Books by David Mamet

David Alan Mamet is an American playwright, screenwriter, director, poet, essayist and novelist. He won a Pulitzer in 1984 for his play Glengarry Glen Ross and has received two Tony nominations. His latest book, The Secret Knowledge is out this week. Kirkus said it was "[a] Manichean analysis from a strident new voice from the Right—for liberals, something intended to ignite antagonism; for the like-minded, a buttress against the opposition." Photo credit: Brigitte Lacombe

CHICAGO by David Mamet
Released: Feb. 27, 2018

"An evocative, impressive return that Mamet fans will welcome."
A major bard of the Windy City returns, this time with a novel devoted to the mob era and some of its more minor players. Read full book review >
Released: June 2, 2011

"A Manichean analysis from a strident new voice from the Right—for liberals, something intended to ignite antagonism; for the like-minded, a buttress against the opposition."
A Pulitzer Prize-winning showman and "reformed Liberal" rants about the precarious state of the nation. Read full book review >
Released: Feb. 6, 2007

"A sleek and hardboiled seminar on cinema's glorious highs and hellish lows."
The playwright/screenwriter/director/essayist (The Wicked Son, Oct. 2006, etc.) presents lessons on the movie industry, seasoned with realism. Read full book review >
Released: Oct. 10, 2006

"Mamet scolds and laments in this provocative addition to the Jewish Encounters series."
Playwright, novelist, filmmaker and essayist Mamet (South of the Northeast Kingdom, 2002, etc.) angrily preaches an emphatic sermon to anti-Semites—Jewish anti-Semites in particular. Read full book review >
Released: Oct. 8, 2002

"The National Geographic Directions series is proving to be a winner, not quaint but quirky. Mamet comes out swinging and singing, and the sense of place falls neatly in between. (Photographs)"
A sidelong, inferential portrait of Mamet's (The Cabin, 1992, etc.) Vermont hometown, with a spirited indictment of American political perfidy and cultural poverty. Read full book review >
WILSON by David Mamet
Released: Oct. 1, 2001

"Well, folks, we're here to tell you—Wilson isn't even half-vast."
You'll want to clear your sinuses by renting a video of Glengarry Glen Ross or American Buffalo after wrestling with this unruly anti-novel by the noted playwright and remarkably unremarkable writer of fiction. It's a futurist-modernist text of sorts, whose premise is the loss of virtually all literary and popular culture (when the Internet crashed, in 2021), and "scholarly" attempts to reconstruct it from surviving fragments (faithfully, numbingly reproduced here). If Jacques Barzun had been re-edited by Paulie Shore, you might have something like this book's aggressive profusion of horrendous puns ("Get Dressed, You Married Gentlemen"), analyses of dumb (many ethnic) jokes, imitation poetry, memoirs of would-be celebrities (such as president Woodrow Wilson's spacey "ex-wife'), and (far too few) blank pages. Occasional good gags (e.g., a fragment of Dink Stover at Yale is "believed to be from Aristotle") are infrequent needles in this smothering haystack of a novel. One notes approvingly a footnote reference to a fictitious tome deemed "either a work of overwhelming erudition or a vast pile of shit." Read full book review >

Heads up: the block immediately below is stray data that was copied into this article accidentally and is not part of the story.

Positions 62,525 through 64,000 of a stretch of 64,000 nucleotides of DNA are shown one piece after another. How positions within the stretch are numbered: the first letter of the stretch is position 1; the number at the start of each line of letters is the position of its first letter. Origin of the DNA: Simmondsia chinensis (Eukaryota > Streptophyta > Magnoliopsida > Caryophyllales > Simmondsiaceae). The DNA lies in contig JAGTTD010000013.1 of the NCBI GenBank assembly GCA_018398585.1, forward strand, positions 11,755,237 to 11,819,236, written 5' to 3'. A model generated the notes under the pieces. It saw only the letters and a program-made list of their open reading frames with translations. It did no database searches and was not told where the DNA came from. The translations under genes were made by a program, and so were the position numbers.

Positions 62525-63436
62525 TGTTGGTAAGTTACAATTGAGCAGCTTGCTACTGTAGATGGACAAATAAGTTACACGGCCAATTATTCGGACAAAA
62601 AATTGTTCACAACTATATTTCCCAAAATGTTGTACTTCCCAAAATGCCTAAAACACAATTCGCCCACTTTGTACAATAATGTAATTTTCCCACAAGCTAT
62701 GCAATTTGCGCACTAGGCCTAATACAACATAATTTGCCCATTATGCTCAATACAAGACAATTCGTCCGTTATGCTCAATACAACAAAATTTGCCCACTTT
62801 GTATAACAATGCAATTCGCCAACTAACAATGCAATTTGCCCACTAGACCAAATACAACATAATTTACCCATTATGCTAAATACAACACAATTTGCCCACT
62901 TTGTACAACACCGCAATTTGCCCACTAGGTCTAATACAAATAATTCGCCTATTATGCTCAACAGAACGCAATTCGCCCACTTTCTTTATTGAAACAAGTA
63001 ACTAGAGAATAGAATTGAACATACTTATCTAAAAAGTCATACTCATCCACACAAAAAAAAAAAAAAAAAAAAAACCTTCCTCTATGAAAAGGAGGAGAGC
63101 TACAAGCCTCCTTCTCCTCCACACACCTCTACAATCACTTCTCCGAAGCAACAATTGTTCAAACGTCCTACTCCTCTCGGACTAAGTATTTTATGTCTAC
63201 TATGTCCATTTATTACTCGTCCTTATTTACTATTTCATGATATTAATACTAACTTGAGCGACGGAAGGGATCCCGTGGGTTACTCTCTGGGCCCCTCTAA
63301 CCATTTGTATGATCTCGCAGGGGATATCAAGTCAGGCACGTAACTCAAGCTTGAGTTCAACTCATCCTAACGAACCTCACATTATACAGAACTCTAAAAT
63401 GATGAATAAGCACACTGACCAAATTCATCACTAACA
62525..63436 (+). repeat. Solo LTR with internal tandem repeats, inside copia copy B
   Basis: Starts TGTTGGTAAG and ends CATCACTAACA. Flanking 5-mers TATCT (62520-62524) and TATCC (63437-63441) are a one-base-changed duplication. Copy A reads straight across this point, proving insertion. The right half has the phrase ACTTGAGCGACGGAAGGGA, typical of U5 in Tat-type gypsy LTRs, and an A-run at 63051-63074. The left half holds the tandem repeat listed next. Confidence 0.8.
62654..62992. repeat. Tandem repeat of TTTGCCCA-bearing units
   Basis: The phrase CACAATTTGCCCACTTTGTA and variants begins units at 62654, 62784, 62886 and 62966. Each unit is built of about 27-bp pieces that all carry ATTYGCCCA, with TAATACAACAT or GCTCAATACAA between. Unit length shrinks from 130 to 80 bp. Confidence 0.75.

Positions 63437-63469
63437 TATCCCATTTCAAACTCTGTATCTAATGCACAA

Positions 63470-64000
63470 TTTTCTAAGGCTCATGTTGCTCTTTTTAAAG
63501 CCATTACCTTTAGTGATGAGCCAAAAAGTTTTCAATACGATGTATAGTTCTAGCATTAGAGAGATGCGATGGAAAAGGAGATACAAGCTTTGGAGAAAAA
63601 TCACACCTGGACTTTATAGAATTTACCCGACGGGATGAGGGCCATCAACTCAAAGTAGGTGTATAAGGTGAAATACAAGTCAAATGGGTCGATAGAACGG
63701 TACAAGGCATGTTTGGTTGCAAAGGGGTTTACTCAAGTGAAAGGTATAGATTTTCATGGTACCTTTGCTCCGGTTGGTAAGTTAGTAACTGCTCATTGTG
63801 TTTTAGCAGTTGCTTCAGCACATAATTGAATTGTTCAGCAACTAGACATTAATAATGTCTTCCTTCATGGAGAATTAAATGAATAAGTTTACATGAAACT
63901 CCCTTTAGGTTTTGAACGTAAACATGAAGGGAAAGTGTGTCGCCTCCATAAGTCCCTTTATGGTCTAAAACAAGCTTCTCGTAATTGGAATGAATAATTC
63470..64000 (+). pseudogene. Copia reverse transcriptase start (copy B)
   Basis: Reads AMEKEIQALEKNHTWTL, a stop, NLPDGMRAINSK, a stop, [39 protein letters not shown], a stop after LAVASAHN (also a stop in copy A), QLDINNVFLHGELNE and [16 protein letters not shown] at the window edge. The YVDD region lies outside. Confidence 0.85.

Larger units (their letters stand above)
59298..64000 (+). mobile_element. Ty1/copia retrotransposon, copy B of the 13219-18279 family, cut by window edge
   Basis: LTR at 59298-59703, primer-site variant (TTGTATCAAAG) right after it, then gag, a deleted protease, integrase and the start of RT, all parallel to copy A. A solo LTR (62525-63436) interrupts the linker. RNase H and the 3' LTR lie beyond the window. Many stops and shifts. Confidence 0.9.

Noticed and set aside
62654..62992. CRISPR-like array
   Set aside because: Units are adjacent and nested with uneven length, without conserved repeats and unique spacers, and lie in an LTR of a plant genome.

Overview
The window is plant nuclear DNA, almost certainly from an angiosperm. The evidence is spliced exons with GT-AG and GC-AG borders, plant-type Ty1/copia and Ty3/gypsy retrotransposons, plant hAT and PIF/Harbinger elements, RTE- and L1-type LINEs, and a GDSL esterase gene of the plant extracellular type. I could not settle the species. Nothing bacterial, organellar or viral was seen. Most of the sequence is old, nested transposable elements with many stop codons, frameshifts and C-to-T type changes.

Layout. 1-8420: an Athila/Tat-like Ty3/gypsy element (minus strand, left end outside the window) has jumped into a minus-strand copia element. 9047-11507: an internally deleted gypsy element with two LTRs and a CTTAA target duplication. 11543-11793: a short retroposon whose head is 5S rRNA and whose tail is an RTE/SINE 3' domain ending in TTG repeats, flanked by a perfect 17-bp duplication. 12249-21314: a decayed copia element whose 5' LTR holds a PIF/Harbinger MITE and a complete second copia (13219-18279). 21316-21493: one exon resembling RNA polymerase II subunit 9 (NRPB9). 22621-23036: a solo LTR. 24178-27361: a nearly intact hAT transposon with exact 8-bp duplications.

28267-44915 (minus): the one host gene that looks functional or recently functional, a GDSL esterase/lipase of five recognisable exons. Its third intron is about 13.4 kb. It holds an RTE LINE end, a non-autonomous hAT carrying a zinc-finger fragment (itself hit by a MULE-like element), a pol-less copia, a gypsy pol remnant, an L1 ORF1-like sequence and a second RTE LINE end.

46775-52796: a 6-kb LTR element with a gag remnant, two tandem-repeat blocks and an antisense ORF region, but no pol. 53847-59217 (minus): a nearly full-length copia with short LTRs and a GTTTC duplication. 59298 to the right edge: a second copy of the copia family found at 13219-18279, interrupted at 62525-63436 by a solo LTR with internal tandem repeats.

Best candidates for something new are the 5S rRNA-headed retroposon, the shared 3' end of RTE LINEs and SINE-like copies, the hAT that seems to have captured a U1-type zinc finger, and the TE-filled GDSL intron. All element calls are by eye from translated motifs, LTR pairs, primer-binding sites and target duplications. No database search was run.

Released: April 1, 1999

A thin collection—in content as well as size—of essays from filmmaker, playwright, novelist, and he-man epigone Mamet (The Old Religion, 1996 etc.). In slightly different forms, these essays have appeared in magazines such as Esquire and Men's Journal. While the pieces span a variety of topics, from the vagaries of movie-making to hunting to favorite items of haberdashery, they are almost all inflected by Mamet's darkening, sepulchral gloom about turning 50. The saving and damning grace of these essays is that they tend to reveal the true quality of their author's mind. While Mamet may write some of the sharpest dialogue, you know, sharpest dialogue around, as a thinker he is far too impressed and obsessed with the idea of David Mamet. In his own mind, he shines brave and clever and witty and ironic, but far too often he comes off more as a tinhorn, Hemingway-manquÇ construction of Viagra masculinity. While his own frequent epigrams and aperáus (e.g., "it's real nice to live in a real nice house") usually go awry, he does have a pitch-perfect Bartlett's ability to slip in apt quotations or citations from others. He's at his best on the timeless savageries and inanities of Hollywood, the mindlessness of producers, the low lot of writers. He merely plods along in his forced metaphysically-aspirant appreciations of beloved objects (scotch, knives, guns, art pottery). And he is at his worst whenever he's dredging up fragmentary recollections of his youth or trying to play the philosopher. Read full book review >
Released: Oct. 1, 1997

Macho minimalism serves a moral cause poorly. Playwright, novelist (The Village, 1994), essayist (Make Believe Town, 1996), and filmmaker Mamet is known for his hard- driving, unsentimental portraits of rakish and raffish men contending with life's rough-and-tumble. But this historical fiction about a bona fide American Jewish martyr, circa 1915, is something else again. Part failed Hemingwayesque melodrama, and part Platonic meditative monologue, the book seems oddly set against its own success. Very brief chapters peppered with monosyllabic dialogue scissor the plot into dull-edged fragments, even though a unifying story lurks somewhere in there: the tale of Atlanta, Georgia, factory owner Leo Frank's false accusation, arrest, trial and conviction, and his lynching, for allegedly raping and murdering Mary Phagan, one of his female employees. That's the melodrama; because his religion is considered outrÇ in the South, Frank—originally a New York Jew—must inevitably be a victim, Mamet suggests. The novel's perversity lies partially in the jarring stylistic gaps between Mamet's street-wise dialogue and his eviscerated philosophizing, conducted in Leo's turgid, unpersuasively abstract, thoughts. On the one hand, readers eavesdrop on realistically anonymous yet unmoored snippets of conversation. Typically tight-lipped secondary deadbeat characters will mutter, when feeling loquacious, such things as ``There in the heat, eh?'' and ``uh huh.'' At the other extreme, we hear this from Frank himself: `` `How much do we unwittingly intuit,' he thought, `in extenuation of that which we lack the honesty to call ``random''?' '' An incongruously slow and disjointed start leads to somewhat better things as the story fitfully unfolds, but the author's literary mannerisms continually befuddle the action and limit our access to Frank, a forlorn and fatalistic figure whose jailhouse dedication to learning Hebrew and reading all 47 novels by Trollope seems implausible as rendered here. The close is swift, true, and brutal, like the best of Mamet—but the rest isn't. A writer staggers and mumbles. Read full book review >